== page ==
Since the 500 Series format became en vogue, the Retro Instruments Doublewide has been one of the best selling modules at Vintage King. As its name implies, the DOUBLEWIDE takes up two rack spaces offering premium single channel compression with huge, tube-powered punch via your lunchbox.
Late last year, Retro Instruments announced a new successor to the compressor, the Doublewide II.
This new version features faster attack and release time, stereo linking capabilities and a greatly improved signal to noise ratio. The Doublewide 2 still features the signature Single and Double timing modes that made the original such a favorite on drums, bass and well… Just about everything.
The sweetest thing about a Pultec is how you can alter the frequency spectrum in such a drastic and desirable way. I remember the first time I used one (on a Russ Taff record in the 1980s). I was floored by how I could add all the presence and brilliance I wanted without any sibilance or harshness.
How was that possible?
And I could grab as much warmth and fullness as I desired without the bottom end getting muddy or thick. Again, how does it do that?
The Retro Instruments 2A3 distinguishes itself by offering two channels in one unit and also adds a switchable subsonic filter (40Hz or 90Hz).
Is Retro’s recreation of the legendary Gates Sta-Level more than just a reissue?
Trawl through old interviews and you’ll find that plenty of big-name producers offer nothing but praise for the Gates Sta-Level compressor. It was one of the most successful and enduring compressors of the post-WWII era, and its unique sonic qualities mean that it remains in demand today, although for a rather different application. Second-hand units change hands only rarely, and for a high price. Retro Instruments, though, offer a version of the Sta-Level, which remains true to all the important aspects of the original design, while also incorporating some very useful additions.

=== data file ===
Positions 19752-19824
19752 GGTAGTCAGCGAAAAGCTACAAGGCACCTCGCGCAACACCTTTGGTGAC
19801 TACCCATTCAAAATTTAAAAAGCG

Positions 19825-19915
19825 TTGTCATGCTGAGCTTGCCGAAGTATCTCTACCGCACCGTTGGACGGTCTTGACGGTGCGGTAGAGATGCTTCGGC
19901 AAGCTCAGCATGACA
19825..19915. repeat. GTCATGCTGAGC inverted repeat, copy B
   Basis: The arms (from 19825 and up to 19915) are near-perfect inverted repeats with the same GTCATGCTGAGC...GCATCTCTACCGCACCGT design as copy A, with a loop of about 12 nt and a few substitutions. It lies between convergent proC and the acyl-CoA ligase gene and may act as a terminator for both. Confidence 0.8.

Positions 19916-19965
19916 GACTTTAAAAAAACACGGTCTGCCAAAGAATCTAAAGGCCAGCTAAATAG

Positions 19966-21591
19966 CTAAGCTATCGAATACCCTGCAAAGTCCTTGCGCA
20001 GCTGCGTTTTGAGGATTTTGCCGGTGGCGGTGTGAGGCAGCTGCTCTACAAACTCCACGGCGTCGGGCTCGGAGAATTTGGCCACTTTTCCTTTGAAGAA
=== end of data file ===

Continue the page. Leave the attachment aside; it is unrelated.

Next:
Bettering The Sta-Level
As with Retro’s take on the Urei 176, the build quality is flawless. It combines the heavy-duty nature of studio kit from the ’50s with a few key qualities of a well laid-out modern design. In fact, Retro took everything that was good on the original unit and enhanced it, to make the compressor more suitable and more convenient for daily use today. XLR connectors, a standard IEC outlet, the possibility of coupling two or more units, facilities on the rear panel for..
The original Altec 436C was a three-tube circuit. Revolver uses a solid-state sidechain circuit to replace the 6AL5 tube detector used in the Altec, though it retains the same 6BC8 input and 6CG7 output tubes. There are many dual triode tubes that can be substituted, as Retro has a vast NOS supply of American-made tubes (primarily because they were popular television tubes).
The rear panel of Revolver mimics the Altec with horizontally mounted tubes and transformers for proper cooling. The four tubes (two for each channel) are located between and protected by two taller custom output transformers located inside of steel box shields. The output transformers’ laminated cores are oriented 90-degrees from the core of the custom AC power transformer. Part of Revolver’s sonic “secret sauce” revealed to me is that…